Veterinary World

     Open access and peer reviewed journal  

ISSN (Online): 2231-0916


Home l Editorial board l Instructions for authors l Reviewer guideline l Open access policy l Archives l FAQ

Open Access

Copyright: The authors. This article is an open access article licensed under the terms of the Creative Commons Attribution License

( which permits unrestricted use, distribution and reproduction in any medium, provided the work is properly cited.

Research (Published online: 24-06-2015)

15.  Partial characterization of a novel anti-inflammatory protein from salivary gland extract of Hyalomma anatolicum anatolicum (Acari: Ixodidae) ticks - Mayukh Ghosh, Nirmal Sangwan and Arun K. Sangwan

Veterinary World, 8(6): 772-776



   doi: 10.14202/vetworld.2015.772-776


Mayukh Ghosh: Department of Veterinary Physiology and Biochemistry, College of Veterinary Sciences, Lala Lajpat Rai University of

Veterinary and Animal Sciences, Hisar, Haryana, India;

Nirmal Sangwan: Department of Veterinary Physiology and Biochemistry, College of Veterinary Sciences, Lala Lajpat Rai University of

Veterinary and Animal Sciences, Hisar, Haryana, India;

Arun K. Sangwan: Department of Veterinary Parasitology, College of Veterinary Sciences, Lala Lajpat Rai University of Veterinary and Animal Sciences, Hisar, Haryana, India;


Received: 22-01-2015, Revised: 16-05-2015, Accepted: 23-05-2015, Published online: 24-06-2015


Corresponding author: Nirmal Sangwan, e-mail:

Citation: Ghosh M, Sangwan N, Sangwan AK (2015) Partial characterization of a novel anti-inflammatory protein from salivary gland extract of Hyalomma anatolicum anatolicum (Acari: Ixodidae) ticks, Veterinary World 8(6):772-776.

Aim: Hyalomma anatolicum anatolicum ticks transmit Theileria annulata, causative agent of tropical theileriosis to cattle and buffaloes causing a major economic loss in terms of production and mortality in tropical countries. Ticks have evolved several immune evading strategies to circumvent hosts’ rejection and achieve engorgement. Successful feeding of ticks relies on a pharmacy of chemicals located in their complex salivary glands and secreted saliva. These chemicals in saliva could inhibit host inflammatory responses through modulating cytokine secretion and detoxifying reactive oxygen species. Therefore, the present study was aimed to characterize anti-inflammatory peptides from salivary gland extract (SGE) of H. a. anatolicum ticks with a view that this information could be utilized in raising vaccines, designing synthetic peptides or peptidomimetics which can further be developed as novel therapeutics.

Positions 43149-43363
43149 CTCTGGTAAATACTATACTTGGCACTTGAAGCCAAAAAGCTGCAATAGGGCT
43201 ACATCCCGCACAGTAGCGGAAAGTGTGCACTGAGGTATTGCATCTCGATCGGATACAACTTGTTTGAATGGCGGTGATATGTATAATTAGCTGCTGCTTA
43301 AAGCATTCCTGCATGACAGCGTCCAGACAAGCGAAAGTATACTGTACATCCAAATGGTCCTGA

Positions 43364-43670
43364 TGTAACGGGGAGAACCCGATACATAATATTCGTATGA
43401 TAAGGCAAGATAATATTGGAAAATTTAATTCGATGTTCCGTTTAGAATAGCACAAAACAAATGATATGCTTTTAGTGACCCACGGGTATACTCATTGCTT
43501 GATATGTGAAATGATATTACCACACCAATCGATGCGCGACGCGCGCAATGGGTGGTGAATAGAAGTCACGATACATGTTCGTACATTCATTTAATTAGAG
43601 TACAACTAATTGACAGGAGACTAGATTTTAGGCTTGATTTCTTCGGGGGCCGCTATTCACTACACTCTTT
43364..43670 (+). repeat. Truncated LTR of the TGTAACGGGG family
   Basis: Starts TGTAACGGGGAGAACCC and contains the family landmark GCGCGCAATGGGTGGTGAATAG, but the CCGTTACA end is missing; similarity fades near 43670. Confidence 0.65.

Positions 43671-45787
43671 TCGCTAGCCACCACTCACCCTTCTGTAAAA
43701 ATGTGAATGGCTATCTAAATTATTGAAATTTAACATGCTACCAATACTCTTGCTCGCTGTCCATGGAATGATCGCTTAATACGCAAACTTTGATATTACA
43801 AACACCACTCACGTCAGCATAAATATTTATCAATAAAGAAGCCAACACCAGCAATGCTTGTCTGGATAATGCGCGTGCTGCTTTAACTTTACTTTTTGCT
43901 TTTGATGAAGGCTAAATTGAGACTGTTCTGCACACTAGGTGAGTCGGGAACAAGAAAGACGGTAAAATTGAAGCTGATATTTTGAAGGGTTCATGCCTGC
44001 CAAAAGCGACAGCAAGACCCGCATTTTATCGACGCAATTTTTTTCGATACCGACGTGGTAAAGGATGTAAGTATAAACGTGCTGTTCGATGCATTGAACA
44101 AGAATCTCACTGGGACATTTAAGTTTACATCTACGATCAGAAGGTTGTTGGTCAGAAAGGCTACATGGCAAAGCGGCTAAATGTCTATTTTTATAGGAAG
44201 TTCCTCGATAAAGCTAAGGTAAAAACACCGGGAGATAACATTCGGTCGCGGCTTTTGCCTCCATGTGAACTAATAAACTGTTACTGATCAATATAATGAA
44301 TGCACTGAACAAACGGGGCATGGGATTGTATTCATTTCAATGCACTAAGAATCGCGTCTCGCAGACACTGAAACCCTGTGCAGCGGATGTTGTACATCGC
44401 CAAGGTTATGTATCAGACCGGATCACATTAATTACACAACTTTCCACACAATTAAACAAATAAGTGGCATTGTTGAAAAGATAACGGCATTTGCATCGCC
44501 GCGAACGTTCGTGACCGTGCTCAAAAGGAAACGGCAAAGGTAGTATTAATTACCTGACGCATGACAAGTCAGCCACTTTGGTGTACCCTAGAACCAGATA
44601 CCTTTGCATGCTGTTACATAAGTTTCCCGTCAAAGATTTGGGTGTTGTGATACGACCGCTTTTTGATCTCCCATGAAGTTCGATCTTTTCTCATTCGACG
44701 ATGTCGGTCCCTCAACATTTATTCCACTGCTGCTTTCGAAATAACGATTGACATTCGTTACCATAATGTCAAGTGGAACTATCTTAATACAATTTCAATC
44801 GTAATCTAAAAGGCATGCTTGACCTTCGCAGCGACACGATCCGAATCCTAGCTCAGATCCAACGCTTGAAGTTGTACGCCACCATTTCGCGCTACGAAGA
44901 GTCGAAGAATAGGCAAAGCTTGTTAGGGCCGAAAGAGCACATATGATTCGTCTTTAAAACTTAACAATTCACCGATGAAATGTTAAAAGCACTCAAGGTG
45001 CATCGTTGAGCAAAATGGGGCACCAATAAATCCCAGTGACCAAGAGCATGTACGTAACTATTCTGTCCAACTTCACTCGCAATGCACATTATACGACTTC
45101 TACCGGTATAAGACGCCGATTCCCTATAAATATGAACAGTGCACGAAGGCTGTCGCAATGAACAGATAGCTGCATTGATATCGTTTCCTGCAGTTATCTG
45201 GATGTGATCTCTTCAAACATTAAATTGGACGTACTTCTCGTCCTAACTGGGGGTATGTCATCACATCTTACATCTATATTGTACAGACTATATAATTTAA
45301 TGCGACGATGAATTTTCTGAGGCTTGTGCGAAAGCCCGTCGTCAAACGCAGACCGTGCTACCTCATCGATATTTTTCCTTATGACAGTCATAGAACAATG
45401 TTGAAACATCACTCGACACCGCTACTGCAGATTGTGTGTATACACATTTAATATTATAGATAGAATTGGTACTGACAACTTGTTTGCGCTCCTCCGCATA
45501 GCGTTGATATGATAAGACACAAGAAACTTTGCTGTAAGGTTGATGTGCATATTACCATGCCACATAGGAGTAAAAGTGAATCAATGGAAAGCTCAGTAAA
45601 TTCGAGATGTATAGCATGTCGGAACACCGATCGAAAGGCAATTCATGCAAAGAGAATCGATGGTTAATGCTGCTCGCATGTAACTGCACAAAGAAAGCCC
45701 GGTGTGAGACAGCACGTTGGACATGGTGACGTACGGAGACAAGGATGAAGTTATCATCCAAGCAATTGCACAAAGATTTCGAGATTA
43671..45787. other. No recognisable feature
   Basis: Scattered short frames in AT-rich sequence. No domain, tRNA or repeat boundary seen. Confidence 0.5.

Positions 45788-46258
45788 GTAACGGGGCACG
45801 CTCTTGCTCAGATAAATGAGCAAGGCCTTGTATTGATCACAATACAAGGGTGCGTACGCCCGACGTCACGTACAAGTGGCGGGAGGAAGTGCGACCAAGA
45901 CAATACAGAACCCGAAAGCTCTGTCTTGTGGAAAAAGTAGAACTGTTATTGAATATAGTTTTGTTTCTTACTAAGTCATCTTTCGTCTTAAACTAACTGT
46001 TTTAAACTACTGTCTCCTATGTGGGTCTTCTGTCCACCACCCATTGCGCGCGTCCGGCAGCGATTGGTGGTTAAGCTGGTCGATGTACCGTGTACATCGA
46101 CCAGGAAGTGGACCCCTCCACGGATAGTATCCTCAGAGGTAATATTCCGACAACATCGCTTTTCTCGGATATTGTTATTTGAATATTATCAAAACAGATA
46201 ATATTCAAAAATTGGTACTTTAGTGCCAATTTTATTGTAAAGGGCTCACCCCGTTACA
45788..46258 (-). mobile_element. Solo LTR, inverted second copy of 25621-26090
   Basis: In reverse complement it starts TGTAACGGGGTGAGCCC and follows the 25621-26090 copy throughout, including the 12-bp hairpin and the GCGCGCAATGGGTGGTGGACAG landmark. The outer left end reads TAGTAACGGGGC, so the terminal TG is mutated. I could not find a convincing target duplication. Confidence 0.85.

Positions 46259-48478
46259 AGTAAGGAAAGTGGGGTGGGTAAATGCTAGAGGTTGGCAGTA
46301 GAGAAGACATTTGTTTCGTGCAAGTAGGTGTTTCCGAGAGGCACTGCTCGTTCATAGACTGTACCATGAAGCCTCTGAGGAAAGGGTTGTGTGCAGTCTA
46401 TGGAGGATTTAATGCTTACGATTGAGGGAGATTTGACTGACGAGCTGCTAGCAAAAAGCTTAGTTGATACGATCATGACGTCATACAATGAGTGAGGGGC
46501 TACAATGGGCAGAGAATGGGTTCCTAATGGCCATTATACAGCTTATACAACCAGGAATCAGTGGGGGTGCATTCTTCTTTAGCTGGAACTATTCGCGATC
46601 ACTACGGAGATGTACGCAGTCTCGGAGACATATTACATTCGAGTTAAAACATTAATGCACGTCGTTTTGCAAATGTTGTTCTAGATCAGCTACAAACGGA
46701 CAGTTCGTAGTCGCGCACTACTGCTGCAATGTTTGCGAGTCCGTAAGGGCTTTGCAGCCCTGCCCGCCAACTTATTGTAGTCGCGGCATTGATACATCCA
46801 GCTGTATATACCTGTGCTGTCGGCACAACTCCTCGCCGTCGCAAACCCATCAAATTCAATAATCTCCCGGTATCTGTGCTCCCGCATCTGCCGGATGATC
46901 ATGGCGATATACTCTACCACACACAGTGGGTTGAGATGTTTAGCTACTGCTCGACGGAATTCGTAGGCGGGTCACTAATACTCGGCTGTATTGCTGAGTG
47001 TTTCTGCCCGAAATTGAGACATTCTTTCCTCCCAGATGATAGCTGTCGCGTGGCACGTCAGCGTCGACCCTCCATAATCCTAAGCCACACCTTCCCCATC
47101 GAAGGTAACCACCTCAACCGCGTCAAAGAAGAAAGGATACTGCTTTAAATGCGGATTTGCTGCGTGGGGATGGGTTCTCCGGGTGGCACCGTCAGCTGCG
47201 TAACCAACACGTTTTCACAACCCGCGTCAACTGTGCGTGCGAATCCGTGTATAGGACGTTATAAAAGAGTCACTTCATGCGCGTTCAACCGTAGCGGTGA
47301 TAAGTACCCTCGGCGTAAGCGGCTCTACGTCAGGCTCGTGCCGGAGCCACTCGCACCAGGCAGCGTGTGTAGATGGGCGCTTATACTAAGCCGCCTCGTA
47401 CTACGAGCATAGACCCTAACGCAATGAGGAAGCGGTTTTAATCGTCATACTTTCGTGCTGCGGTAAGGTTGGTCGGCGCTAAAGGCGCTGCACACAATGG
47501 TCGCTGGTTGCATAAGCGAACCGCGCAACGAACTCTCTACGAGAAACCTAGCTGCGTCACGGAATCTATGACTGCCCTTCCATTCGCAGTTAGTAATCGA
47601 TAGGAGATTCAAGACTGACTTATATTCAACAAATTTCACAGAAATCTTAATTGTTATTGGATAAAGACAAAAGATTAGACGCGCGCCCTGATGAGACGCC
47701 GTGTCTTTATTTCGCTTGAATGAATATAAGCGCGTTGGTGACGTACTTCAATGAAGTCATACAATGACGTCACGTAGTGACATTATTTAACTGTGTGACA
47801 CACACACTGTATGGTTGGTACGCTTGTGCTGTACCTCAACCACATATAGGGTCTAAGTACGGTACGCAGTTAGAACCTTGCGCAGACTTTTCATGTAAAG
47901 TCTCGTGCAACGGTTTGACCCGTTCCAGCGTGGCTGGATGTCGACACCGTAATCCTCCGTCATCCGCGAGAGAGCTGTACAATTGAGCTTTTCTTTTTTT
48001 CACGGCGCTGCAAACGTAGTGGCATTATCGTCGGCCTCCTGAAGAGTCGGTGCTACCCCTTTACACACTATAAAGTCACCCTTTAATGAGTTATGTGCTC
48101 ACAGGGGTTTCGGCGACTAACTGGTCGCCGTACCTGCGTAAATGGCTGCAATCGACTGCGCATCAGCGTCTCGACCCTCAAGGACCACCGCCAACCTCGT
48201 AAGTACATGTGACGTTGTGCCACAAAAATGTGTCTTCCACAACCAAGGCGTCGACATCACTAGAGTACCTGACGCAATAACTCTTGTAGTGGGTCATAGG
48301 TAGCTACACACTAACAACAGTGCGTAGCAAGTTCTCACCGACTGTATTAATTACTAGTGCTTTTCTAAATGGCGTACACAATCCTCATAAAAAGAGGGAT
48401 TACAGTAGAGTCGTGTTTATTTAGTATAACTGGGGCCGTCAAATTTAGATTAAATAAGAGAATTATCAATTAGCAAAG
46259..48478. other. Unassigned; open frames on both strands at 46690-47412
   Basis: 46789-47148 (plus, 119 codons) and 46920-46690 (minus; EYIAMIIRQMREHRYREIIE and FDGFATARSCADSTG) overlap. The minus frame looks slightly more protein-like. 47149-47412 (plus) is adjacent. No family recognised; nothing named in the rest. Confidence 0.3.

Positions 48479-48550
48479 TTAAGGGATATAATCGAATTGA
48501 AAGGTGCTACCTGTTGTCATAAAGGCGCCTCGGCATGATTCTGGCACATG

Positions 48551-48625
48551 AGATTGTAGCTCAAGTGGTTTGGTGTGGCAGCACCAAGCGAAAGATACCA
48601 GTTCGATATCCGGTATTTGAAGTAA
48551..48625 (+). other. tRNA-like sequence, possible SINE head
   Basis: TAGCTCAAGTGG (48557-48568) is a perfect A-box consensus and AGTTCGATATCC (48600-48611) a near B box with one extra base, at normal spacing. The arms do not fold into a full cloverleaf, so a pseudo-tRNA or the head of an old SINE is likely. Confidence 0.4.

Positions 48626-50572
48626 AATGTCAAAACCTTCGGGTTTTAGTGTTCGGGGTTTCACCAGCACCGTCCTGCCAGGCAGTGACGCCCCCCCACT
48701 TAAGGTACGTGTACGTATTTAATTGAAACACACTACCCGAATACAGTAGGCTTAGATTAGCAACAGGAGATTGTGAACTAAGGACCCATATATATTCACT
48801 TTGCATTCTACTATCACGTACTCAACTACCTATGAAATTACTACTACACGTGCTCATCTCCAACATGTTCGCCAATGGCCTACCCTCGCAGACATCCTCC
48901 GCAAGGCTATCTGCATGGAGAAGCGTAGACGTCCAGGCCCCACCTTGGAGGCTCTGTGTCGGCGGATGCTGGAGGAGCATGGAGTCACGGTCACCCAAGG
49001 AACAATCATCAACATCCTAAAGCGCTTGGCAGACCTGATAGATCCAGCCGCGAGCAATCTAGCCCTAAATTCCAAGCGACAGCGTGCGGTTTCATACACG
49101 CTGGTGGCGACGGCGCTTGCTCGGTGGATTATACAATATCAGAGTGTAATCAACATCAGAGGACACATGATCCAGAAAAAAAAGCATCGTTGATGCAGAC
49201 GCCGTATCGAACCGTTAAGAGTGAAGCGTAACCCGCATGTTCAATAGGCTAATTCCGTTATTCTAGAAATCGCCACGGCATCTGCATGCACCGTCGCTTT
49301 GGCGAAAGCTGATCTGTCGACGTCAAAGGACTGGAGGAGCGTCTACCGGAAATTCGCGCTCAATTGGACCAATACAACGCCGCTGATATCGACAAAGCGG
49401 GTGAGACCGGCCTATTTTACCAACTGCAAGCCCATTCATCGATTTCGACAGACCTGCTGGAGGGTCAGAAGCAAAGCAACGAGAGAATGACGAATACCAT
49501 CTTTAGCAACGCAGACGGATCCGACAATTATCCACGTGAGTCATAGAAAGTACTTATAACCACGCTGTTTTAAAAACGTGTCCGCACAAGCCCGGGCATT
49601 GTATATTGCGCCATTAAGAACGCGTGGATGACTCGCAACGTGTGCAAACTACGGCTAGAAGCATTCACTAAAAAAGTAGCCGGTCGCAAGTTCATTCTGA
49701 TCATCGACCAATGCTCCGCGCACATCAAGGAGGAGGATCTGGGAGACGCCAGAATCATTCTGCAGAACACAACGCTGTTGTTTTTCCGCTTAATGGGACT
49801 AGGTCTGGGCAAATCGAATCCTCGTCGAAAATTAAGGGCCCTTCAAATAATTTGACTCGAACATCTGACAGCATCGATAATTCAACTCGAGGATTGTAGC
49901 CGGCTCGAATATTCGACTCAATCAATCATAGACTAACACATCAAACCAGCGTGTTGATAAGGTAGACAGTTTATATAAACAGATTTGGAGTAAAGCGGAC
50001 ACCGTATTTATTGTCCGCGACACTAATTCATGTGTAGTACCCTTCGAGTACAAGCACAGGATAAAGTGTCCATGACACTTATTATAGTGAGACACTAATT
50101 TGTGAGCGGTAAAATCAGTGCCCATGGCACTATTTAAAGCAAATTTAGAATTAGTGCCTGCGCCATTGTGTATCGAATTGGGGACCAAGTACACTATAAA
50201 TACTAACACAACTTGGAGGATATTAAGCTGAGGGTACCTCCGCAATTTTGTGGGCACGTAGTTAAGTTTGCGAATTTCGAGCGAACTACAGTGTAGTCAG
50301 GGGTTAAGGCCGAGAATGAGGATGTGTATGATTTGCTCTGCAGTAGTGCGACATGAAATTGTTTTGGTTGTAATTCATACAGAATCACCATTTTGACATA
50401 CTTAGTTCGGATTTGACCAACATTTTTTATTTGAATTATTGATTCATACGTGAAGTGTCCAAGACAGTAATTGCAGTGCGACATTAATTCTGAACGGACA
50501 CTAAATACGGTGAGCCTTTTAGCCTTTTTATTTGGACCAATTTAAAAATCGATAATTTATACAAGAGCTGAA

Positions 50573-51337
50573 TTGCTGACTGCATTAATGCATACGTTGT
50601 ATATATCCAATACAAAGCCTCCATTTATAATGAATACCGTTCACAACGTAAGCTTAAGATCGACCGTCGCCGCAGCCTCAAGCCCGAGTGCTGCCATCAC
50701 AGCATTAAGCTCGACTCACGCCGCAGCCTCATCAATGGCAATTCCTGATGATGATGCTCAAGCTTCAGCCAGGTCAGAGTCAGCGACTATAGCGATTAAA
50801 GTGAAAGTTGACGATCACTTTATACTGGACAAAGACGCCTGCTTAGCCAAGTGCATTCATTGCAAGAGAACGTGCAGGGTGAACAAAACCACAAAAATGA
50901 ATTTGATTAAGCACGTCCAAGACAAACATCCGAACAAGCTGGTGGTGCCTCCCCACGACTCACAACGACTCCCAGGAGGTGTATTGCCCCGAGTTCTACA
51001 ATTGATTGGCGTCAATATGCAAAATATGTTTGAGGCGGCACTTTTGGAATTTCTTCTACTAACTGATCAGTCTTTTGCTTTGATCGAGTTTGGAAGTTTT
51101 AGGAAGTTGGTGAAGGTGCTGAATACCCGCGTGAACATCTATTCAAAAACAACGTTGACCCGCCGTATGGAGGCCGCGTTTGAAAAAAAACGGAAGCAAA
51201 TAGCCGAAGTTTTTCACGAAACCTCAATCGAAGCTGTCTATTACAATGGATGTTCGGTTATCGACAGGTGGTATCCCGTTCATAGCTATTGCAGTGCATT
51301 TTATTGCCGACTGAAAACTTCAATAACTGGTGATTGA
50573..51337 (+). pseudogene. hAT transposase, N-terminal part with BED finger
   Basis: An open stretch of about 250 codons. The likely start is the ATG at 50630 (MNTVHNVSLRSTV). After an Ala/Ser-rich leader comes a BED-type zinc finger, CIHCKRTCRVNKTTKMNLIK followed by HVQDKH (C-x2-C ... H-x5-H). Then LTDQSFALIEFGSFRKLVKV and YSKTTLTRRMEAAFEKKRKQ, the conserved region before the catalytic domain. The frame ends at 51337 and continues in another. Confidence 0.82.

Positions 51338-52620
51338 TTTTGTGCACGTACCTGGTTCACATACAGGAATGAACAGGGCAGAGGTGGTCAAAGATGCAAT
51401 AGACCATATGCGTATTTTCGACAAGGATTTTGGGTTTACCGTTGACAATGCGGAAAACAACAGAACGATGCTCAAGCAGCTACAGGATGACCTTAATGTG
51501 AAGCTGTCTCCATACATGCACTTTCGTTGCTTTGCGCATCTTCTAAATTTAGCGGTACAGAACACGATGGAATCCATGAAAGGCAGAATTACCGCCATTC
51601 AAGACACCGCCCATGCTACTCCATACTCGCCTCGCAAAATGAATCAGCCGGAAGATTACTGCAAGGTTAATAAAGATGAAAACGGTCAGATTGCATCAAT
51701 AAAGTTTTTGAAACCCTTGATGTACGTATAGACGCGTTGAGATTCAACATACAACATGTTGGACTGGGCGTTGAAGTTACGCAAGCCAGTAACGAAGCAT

Materials and Methods: Salivary glands were dissected out from partially fed adult female H. a. anatolicum ticks and homogenized under the ice to prepare SGE. Gel filtration chromatography was performed using Sephadex G-50 column to fractionate the crude extract. Protein was estimated in each fraction and analyzed for identification of anti-inflammatory activity. Sodium dodecyl sulfate - polyacrylamide gel electrophoresis (SDS-PAGE) was run for further characterization of protein in desired fractions.

Results: A novel 28 kDa protein was identified in H. a. anatolicum SGE with pronounced anti-inflammatory activity.

Conclusion: Purification and partial characterization of H. a. anatolicum SGE by size-exclusion chromatography and SDSPAGE depicted a 28 kDa protein with prominent anti-inflammatory activity.

Keywords: anti-inflammatory, Hyalomma anatolicum anatolicum, size-exclusion chromatography, sodium dodecyl sulfate - polyacrylamide gel electrophoresis, tropical theileriosis.

1. Brown, C.G.D. (1997) Dynamics and impact of tick borne diseases of cattle. Trop. Anim. Health Prod., 29 Suppl 4: 1-3.
2. Preston, P.M. (2001) The Encyclopedia of Arthropod Transmitted infections. 1st ed. CABI Publishing, Wallingford (UK). p487-504.
3. ICAR Vision 2030. (2011) Project Director, Directorate of Knowledge Management in Agriculture. Indian Council of Agricultural Research, Krishi Anusandhan Bhavan, Pusa, New Delhi.
4. Minjauw, L. and McLeod, A. (2003) Tick borne diseases and poverty. The impact of tick and tick borne diseases on the livelihoods of small-scale and marginal livestockowners in India and eastern and southern Africa. In: Research Report. DFID Animal Health Programme. UK: Centre for Tropical Veterinary Medicine, University of Edinburgh.
5. Ribeiro, J.M.C. and Francischetti, I.M.B. (2003) Role of arthropod saliva in blood feeding: Sialome and post-sialome perspectives. Annu. Rev. Entomol., 48: 7388.